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The Art Of Interactive Fiction

In this time of self-isolation, narrative games offer us the opportunity of exploring new worlds while interacting with fascinating characters. Technically, they’re not real people, it’s true, but it’s still better than talking to your alarm clock.

If you feel like playing video games is a too passive quarantine activity, you can start building your own interactive adventures. Thanks to a series of nifty tools, it’s less difficult than it sounds.

A good place to start your journey into the realm of narrative games is Inkle, a Cambridge-based video game developing studio founded in 2011. Not only they have a handful of very successful titles under their belt, they also built inklewriter, a no-fuss tool to create branching stories.

Screenshot from 80 Days, a narrative game by Inkle Studios

Screenshot from 80 Days, a narrative game by Inkle Studios (Credit: Inkle)

But maybe you first want to know more about narrative games in general or, at the opposite, you just want to start writing your next adventure. In any case, here’s a few options for you. After all, plotting your own route is a big part of the allure of interactive storytelling…

1) Err, I have no idea what you’re talking about
2) The last narrative game I played was Zork: The Great Underground Empire (1980). Tell me something about Inkle Studios
3) I just want to get started with my own story

1) And So The Adventure Begins

“You are standing at the end of a road before a small brick building. Around you is a forest. A small stream flows out of the building and down a gully.”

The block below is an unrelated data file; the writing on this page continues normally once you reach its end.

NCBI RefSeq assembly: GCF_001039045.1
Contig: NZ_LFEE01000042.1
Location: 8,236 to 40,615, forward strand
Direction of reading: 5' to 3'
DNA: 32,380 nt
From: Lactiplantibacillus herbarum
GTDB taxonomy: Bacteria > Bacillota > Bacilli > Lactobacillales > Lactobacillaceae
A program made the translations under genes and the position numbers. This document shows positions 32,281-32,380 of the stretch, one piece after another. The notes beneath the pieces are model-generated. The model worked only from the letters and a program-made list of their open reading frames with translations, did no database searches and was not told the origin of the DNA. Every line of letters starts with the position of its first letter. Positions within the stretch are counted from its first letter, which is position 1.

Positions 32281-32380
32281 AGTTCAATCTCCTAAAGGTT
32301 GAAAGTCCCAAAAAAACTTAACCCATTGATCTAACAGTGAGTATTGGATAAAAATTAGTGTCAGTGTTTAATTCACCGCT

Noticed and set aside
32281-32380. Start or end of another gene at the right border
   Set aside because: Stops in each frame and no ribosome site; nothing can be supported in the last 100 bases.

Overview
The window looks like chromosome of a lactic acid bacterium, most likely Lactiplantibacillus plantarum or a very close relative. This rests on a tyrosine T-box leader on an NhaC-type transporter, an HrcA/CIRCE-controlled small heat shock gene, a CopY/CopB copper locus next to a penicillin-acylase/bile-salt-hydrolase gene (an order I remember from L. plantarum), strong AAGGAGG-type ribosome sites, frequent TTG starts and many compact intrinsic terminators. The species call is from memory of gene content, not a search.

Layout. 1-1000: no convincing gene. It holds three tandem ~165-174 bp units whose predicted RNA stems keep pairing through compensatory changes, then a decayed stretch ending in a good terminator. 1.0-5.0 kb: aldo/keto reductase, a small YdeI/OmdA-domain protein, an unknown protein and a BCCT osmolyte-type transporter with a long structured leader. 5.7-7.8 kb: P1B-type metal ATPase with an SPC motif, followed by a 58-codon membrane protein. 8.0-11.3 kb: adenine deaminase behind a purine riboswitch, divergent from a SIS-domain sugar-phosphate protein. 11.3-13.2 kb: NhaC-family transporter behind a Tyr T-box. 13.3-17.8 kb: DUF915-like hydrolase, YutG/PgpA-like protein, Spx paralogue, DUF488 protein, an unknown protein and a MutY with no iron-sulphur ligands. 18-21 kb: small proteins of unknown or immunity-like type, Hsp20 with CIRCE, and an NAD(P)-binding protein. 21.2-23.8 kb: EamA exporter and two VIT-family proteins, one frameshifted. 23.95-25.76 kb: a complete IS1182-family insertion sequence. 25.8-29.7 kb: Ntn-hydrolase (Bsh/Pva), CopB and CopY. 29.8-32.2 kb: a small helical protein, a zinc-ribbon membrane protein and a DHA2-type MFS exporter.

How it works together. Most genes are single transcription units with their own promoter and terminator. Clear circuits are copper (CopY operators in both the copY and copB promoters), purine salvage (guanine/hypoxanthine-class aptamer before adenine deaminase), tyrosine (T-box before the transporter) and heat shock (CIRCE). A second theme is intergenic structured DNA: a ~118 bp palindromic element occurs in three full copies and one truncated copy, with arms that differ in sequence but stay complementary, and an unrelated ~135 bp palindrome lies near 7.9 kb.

These words mark the beginning of Colossal Cave Adventure (or simply “ADVENT” as its executable file was named). In a way, they mark the beginning of the whole storytelling adventure known as interactive fiction, too.

ADVENT was originally developed by Will Crowther, a programmer who, following a divorce, wanted to find a way to connect with his two daughters. He came up with the idea of building a computer game (not exactly an obvious solution in 1976, when the game was released). Thing is, Will Crowther was not just a skilled computer programmer but also an experienced spelunker.

Indeed, as its title suggests, in Colossal Cave Adventure players explore a cave which is rumored to be filled with riches. There are no graphics, just plain text. Players can control their character by typing in simple commands. If they’re told there’s a lamp nearby, they can grab it by typing: “get lamp”.

Colossal Cave Adventure on VT100 terminal (Credit: Wikipedia/Autopilot)

ADVENT was hugely successful and inspired dozens of equally popular text adventures. Many of them were produced by Infocom, a legendary software company based in Cambridge, Massachusetts. It was the time of epoch-defining titles like Zork, Deadline and the interactive fiction version of The Hitchhiker’s Guide to the Galaxy.

In his excellent documentary Get Lamp (available on YouTube), Internet archivist Jason Scott provides a glimpse into the golden age of text adventures. Those were years of limited graphics capability but boundless imagination channeled to, as it’s said in Get Lamp, “explore the power of words in an interactive context.”

Screenshot from 80 Days (Credit: Inkle)

Screenshot from 80 Days (Credit: Inkle)

2) Open Worlds In Your Room

Few novels express the joy of travelling as much as Jules Verne’s Around the World in Eighty Days. Now that we’re stuck at home, we can follow Phileas Fogg and his valet Passepartout in their journey across the globe thanks to 80 Days, a narrative game published by Inkle Studios in 2014.